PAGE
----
In Texas Hold' Em, you will undoubtedly be presented with a number of opportunities to play drawing hands. What this means is that you will have a hand that has the potential to be a monster, but you need one more card to make it happen. The hands provide a great opportunity to make money, but they are extremely difficult to play for novice players. If you are at an aggressive table, then you will have to face a number of bets and raises from players who are looking to force you out of the hand. In this article, I will address how to play drawing hands and protect yourself from big loses.
Most of the time, your drawing hands will consist of either a flush draw or a straight draw. The key to making an assessment of these hands is to consider exactly how likely it will be that you will be able to make your big hand with the next card. This involves a semi-advanced poker strategy that is known as odds calculation. You have to consider how many “outs” you have in the deck. An “out”, as you will learn, is a card that will give you the hand that you are drawing for. If you had, for example, a spade flush draw, then your outs would consist of spade cards. Predictably, the more outs that you have, the better your chances will be of making your hand with the turn or with the river. If you are considering a flush draw, then you should know that there are generally a total of nine outs available, since you would hold two spades and two spades would be on the board. Though it is possible that there are fewer spades available in the deck, you have no way of knowing that. With this in mind, you must always operate under the assumption that there are nine spades at your disposal.
Straight draws are no different, as you can calculate the odds of hitting a hand just as well. Not all straight draws are created equally, though. An inside straight draw and an open-ended straight draw are two completely different hands when it comes to considering odds. With an open-ended straight draw, you have the chance to hit either card on the end of the straight. An inside straight draw, as the name would indicate, gives you only the chance to hit a card on the inside of the straight. An open-ended straight draw gives players eight total outs, while an inside straight draw will only afford four possible winning outs. That is why most players will not draw for an inside straight draw unless they have a flush draw to go along with it. The odds of hitting such a hand are highly unlikely.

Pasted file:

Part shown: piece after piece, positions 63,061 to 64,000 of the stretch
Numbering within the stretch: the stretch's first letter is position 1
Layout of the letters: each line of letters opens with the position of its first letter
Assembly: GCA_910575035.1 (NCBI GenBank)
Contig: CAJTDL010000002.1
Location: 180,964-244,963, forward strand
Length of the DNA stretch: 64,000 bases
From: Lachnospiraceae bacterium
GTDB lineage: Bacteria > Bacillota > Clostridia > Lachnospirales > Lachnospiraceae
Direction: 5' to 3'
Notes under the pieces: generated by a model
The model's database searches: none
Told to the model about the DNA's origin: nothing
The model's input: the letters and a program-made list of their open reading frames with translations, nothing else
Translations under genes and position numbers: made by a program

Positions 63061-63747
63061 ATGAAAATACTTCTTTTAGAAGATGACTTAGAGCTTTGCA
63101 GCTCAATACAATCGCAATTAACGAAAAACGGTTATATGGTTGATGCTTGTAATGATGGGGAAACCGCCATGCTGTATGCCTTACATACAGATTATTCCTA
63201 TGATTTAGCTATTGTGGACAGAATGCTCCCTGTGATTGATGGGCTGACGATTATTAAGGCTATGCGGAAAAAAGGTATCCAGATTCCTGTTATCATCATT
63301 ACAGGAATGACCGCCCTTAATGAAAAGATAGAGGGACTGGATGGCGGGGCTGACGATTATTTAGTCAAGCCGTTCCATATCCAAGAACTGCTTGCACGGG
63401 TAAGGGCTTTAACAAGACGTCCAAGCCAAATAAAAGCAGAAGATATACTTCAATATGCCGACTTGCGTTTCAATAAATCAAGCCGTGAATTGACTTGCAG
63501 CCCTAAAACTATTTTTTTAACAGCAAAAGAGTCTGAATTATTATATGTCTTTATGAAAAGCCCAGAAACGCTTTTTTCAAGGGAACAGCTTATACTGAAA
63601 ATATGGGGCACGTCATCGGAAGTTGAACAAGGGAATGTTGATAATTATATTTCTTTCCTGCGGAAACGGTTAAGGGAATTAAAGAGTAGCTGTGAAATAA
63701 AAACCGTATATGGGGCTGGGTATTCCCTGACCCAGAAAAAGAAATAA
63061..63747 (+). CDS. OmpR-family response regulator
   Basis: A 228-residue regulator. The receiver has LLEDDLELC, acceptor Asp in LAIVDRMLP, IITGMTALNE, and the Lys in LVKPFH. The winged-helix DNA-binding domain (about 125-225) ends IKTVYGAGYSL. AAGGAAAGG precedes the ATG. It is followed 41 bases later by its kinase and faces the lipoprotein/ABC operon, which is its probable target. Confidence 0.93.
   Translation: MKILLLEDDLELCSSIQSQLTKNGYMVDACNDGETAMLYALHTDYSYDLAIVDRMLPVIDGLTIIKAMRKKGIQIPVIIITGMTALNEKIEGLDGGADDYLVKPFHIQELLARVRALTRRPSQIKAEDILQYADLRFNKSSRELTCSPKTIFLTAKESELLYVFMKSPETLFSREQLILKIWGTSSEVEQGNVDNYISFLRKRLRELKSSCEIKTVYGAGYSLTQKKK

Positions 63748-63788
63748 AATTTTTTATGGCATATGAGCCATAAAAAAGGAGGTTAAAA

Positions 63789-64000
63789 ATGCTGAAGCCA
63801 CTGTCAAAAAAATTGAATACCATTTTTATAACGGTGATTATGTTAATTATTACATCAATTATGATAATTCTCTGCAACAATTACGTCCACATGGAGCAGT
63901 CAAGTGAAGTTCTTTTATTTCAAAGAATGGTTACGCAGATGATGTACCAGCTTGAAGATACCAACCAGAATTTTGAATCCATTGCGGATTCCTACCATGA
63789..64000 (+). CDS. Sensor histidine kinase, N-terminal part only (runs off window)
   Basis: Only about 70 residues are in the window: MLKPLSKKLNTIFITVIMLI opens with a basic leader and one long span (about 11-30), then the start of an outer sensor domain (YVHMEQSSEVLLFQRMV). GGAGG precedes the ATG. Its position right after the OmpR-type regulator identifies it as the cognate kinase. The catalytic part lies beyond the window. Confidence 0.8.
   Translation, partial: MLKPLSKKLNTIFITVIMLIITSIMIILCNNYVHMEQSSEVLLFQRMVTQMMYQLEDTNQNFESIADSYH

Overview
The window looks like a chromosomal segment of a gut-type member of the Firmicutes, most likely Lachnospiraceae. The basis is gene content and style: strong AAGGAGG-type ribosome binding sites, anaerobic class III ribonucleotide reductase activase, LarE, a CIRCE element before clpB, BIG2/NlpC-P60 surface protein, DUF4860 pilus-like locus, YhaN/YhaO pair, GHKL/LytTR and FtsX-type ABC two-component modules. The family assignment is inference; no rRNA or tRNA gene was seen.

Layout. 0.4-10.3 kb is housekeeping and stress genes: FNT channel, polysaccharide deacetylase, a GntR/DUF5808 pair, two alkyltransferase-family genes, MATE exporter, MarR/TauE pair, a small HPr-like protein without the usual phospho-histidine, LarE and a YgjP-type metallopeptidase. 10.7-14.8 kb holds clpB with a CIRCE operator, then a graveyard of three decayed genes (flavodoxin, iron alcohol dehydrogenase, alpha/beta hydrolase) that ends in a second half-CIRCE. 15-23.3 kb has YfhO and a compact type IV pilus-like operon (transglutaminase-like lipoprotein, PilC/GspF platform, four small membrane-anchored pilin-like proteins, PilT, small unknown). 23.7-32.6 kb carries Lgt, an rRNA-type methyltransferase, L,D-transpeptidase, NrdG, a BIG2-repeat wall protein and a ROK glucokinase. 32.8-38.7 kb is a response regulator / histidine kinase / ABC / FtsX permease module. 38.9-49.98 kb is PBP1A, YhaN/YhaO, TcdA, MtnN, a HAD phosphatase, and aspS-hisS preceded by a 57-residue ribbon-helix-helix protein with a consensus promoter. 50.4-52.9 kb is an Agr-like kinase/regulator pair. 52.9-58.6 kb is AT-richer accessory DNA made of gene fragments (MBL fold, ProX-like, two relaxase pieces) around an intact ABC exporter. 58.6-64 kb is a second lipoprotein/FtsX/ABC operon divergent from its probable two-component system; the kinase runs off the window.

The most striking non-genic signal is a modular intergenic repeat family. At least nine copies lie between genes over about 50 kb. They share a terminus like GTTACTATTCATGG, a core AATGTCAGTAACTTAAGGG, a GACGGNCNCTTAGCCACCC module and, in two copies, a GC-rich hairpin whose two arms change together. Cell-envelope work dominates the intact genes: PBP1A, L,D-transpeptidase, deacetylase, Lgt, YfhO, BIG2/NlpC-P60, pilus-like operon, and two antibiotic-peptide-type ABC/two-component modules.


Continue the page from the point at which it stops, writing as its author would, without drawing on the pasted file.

Once you familiarize yourself with the odds and numbers for these hands, you have to make a decision about what to do with these out cards. As stated before, the more outs you have, the better off you are going to be. This doesn’t give you the entire story, though. In addition to considering the odds of hitting the hand, you have to consider the actual odds of winning a hand, even if you hit the hand you were drawing for. This includes calculating the pot odds of a hand and considering whether or not it is smart to call a certain sized bet. This might seem like a difficult concept, but I will do my best to explain it further in this article.
Players can calculate their odds of winning the hand by using the number of outs that they have and comparing that to the cards in the deck that you wouldn’t want to see. For example, if you are holding a flush draw after the flop, you have a total of nine outs to make your hand on the turn. This means that there are a total of 47 cards that you don’t know. Of those 47, nine of them will make your hand and the other 38 will leave you wanting. If you slide that into a simple ratio,
you understand that your odds are 38 to 9, which equates to around 4 to 1 odds of making the hand. For every one time that you make your hand on that turn, there will be four times where you won’t. It’s important to know these things when making decisions of calling or folding.
The basic assumption that goes along with this line of pot odds strategy is that your made hand will be good enough to win the pot. You should hope that a flush will take down the pot, but it is worth considering that your flush could be bested by a better flush or even a full house. Still, you should operate with the assumption that most of the time, your hand will be good enough to get the job done. Take the previous example and apply it to a situation that you might see. When you face a bet in a hand, you have to compare it to the overall size of the pot. For example, if your opponent bets $100 into the pot, making it $500, you have to call the $100 in order to have a shot at winning $500. This gives you pot odds of 5:1. In this instance, you will be getting better pot odds than your hand presents. In this scenario, you should make the call, since the odds say that if you only win once out of every five times, you will still come out on top as far as money goes. This follows in other examples, as well. If your pot odds are larger than the odds of making your hand, then it’s normally a good idea to make the call.
Odds are certainly not concrete, as they change fluidly throughout the hand depending upon the situation. Depending upon your specific draw and the amount of money put into the pot, you will have different decisions to make. Though this strategy might seem difficult to master at first, it is absolutely important if you are going to be playing drawing hands. After a while, you will get used to the mathematical part of the game and you can focus on winning the hands and playing the players.
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